Childress: Ethanol a Winner for Racers & Farmers

childress-testThe Senate Agriculture Committee held a hearing this week on advanced biofuels. One of the witnesses at the hearing was NASCAR team owner Richard Childress who talked about the many benefits of corn-based biofuels, such as the higher fuel performance he has seen in more than five million miles of racing since the E15 ethanol blend was introduced in the 2011 racing season.

“When they decided to go with an ethanol-blend of fuel, in 2010, NASCAR started looking at what was the correct blend to use. After many tests, they came up with E15,” Childress said, pointing out that his own racing team tested up to E30 blends, which he believes would be even better. “Nothing but positive results came out of our tests. Engines ran cooler, ethanol makes more octane so it makes more horsepower, less carbon buildup, better emissions, and our parts when we tore the engines down looked much better.”

Childress, who has also been in the farming business for 30 years, says he knows what it’s like for farmers.

“Ethanol is definitely a great plus for our farmers in America today.”

Listen to all of Childress’ remarks here: NASCAR team owner Richard Childress testifying before Senate Agriculture Committee

Senate Ag Committee Chair Debbie Stabenow of Michigan says advanced biofuels are here now, and they are an important part of the energy title in the recently passed farm bill.

“The Energy Title funds critical programs that helps our farmers produce energy from non-food sources and helps companies get low-interest loans for those facilities, and of course, all that creates jobs,” Stabenow said, adding that to continue to grow the industry, there needs to be policies that support it. She said passing the Farm Bill was a strong first step toward to that goal. “Now we need to provide certainty through a strong Renewable Fuels Standard and tax credits to support long-term investments in our energy future.”

Hear more of what Stabenow had to say here: Sen. Debbie Stabenow (D-MI), Chair of Senate Agriculture Committee

Hick Chick Chat: Dick Durbin talks Ukraine, Farm Bill

11326519286_c9a07ae0bf_oDriving into town one day last week, I caught most of an interview with Senator Dick Durbin on the radio station where I used to work. Senator Durbin has been a staple on the air with morning show AM Springfield host Sam Madonia and he would often join me when I hosted my own noon show on the same station. Of course he talks a little bit about local topics in this interview as Durbin calls Springfield, Illinois his home. Last weekend, Senator Durbin discussed many of the same topics on Face the Nation that he also discussed on the local morning show.

D000563Senator Durbin is a member of the Senate Foreign Relations Committee. He and others visited Ukraine last week to see first hand what exactly the situation is there and how he feels the US should be involved.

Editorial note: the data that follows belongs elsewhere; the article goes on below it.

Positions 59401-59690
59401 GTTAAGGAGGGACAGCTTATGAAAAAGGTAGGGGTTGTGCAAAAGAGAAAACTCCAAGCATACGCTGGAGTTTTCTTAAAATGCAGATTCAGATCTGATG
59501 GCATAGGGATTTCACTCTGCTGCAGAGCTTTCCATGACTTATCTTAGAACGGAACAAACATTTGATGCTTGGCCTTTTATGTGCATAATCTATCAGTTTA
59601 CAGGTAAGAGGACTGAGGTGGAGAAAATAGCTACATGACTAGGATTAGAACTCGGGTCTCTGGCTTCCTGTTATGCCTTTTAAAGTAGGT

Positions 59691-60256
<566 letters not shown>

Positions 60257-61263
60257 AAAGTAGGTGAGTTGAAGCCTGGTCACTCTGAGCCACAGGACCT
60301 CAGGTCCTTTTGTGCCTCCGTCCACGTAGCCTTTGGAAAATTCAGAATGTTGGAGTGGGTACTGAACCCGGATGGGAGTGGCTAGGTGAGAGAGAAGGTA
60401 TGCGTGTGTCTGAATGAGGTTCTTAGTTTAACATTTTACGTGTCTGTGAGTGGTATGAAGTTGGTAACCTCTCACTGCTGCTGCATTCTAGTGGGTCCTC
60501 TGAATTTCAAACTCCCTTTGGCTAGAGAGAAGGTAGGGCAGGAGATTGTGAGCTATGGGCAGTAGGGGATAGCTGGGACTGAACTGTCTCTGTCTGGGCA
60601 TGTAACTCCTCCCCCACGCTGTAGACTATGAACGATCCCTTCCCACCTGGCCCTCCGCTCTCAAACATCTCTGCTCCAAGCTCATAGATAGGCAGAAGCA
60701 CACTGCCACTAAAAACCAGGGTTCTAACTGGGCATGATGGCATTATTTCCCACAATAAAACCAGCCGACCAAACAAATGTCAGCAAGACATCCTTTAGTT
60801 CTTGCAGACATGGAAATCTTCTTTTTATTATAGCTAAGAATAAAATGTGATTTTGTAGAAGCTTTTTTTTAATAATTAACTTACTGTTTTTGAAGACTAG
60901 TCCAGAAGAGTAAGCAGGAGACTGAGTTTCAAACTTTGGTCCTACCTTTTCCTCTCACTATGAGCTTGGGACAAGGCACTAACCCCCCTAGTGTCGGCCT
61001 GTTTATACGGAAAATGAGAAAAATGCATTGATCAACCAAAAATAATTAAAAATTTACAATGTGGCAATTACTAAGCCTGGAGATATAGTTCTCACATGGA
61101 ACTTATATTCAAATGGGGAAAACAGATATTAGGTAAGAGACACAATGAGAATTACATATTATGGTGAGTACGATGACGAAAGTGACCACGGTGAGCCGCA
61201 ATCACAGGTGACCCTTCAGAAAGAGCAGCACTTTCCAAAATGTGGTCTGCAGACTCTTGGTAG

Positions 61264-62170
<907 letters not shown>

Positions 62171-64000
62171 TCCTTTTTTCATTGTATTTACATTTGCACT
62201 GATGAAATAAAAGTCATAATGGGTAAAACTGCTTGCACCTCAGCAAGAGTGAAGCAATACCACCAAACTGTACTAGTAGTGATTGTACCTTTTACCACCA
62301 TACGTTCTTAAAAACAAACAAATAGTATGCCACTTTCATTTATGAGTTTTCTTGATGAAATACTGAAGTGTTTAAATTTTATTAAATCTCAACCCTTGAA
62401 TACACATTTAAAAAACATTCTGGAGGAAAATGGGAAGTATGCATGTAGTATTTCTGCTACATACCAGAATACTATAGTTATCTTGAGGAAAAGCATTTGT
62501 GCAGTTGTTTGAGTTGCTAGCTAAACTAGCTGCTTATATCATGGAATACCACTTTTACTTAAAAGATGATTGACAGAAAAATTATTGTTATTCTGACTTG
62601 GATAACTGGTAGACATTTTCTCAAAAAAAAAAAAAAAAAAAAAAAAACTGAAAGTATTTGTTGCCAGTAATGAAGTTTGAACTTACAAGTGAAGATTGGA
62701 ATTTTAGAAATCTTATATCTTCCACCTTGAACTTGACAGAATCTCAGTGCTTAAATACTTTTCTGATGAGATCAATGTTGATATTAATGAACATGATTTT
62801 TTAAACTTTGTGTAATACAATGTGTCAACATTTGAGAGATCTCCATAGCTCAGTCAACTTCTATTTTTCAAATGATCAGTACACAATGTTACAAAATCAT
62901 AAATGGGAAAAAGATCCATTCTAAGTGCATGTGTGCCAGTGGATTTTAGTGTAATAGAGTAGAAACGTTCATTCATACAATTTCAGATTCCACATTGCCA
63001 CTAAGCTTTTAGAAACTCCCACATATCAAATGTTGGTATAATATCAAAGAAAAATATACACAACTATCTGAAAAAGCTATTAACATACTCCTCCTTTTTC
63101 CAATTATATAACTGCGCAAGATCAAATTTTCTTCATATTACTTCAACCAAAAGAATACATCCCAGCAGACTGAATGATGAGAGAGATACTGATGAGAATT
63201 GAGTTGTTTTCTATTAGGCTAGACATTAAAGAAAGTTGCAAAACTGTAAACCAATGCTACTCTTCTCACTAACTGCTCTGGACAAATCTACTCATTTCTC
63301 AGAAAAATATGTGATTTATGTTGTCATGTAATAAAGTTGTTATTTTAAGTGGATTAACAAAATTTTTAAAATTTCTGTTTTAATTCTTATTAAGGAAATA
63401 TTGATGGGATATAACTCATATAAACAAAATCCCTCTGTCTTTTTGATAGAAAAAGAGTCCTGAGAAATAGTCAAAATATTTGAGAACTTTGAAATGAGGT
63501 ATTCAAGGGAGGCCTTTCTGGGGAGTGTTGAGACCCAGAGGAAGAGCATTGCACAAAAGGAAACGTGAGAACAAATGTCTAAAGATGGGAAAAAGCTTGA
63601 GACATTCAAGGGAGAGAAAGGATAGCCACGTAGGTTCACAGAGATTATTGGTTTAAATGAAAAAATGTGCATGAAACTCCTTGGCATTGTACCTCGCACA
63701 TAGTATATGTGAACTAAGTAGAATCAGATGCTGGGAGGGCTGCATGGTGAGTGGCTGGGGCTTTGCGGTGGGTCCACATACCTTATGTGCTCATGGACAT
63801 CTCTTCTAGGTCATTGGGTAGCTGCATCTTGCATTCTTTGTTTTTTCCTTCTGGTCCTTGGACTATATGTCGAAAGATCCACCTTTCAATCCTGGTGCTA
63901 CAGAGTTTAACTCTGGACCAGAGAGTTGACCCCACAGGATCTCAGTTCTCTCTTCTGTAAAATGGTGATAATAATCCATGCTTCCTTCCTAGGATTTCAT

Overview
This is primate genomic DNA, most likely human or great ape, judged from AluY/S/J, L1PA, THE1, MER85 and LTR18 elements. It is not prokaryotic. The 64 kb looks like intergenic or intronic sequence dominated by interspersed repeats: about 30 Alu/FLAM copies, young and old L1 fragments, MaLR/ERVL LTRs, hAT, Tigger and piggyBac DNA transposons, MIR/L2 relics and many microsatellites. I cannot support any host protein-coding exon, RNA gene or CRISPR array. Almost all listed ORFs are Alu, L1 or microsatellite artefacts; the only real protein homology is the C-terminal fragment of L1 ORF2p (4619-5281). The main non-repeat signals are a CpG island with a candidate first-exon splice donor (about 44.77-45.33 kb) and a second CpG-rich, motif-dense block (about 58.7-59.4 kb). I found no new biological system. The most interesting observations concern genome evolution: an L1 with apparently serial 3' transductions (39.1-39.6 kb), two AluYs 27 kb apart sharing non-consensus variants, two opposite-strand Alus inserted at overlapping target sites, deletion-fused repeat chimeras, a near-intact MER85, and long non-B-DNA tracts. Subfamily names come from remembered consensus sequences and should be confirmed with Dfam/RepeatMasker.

You can listen to the Hick Chick Chat with Assistant Senate Minority Leader, Dick Durbin here: Hick Chick Chat with US Senator Dick Durbin

Join in the conversation on Twitter and on Facebook

Ag Day Celebration in DC Features Policy

The National Agriculture Day celebration in Washington DC has events spread across three days – and really it should be more because it is officially National Agriculture Week.

ag-day-14-sara-harden1Official events to celebrate agriculture kicked off Monday with the Farm to Fork politics session sponsored by Agri-Pulse. With a live audience of nearly 400, USDA Deputy Secretary of Agriculture Krysta Harden sat down with Sara Wyant to discuss what they have been doing to implement the new farm bill. “Congress did give us a long time to plan, I’ll have to say that,” said Harden, who said the process really started when she took over the office last August, and continued as they waited and waited for Congress to finally get the bill passed.

Harden discussed the conservation title of the bill, which she says she is especially excited about. “Our goal is to really make sure that producers know all the opportunities they have as soon as possible,” she said. “I think farmers and ranchers will see it’s a good title with a lot of opportunities there.”

Listen to the conversation here: Deputy Agriculture Secretary Krysta Harden and Sara Wyant of Agri-Pulse

Agri-Pulse Ag Day Photo Album

Coverage of National Ag Day is sponsored by BCS Communications

Partnerships Big for NCGA at Commodity Classic

ncga1Members of the National Corn Growers Association are at Commodity Classic in full force this year, as part the more than 7,000+ corn, wheat, soybean and sorghum growers who have come to San Antonio. President of NCGA, Martin Barbre, a farmer from Illinois, outlined some of his group’s priorities in this coming year, including their work with a couple of partnerships, the Coalition for Safe Affordable Food and the Soil Health Partnership.

“The goal of the [Coalition for Safe Affordable Food] is to seek a federal solution that would establish standards for the safety and labeling of food and beverage and products made with biotech ingredients,” pointing out that GMO issues have been hot in the last few years, and a hodge podge of state regulations would only cloud the issue for producers and consumers. “If we get a myriad, a patchwork of state laws, how would I as a corn grower in Illinois if I’m shipping corn out to Indiana or down the Mississippi certify [my crop].”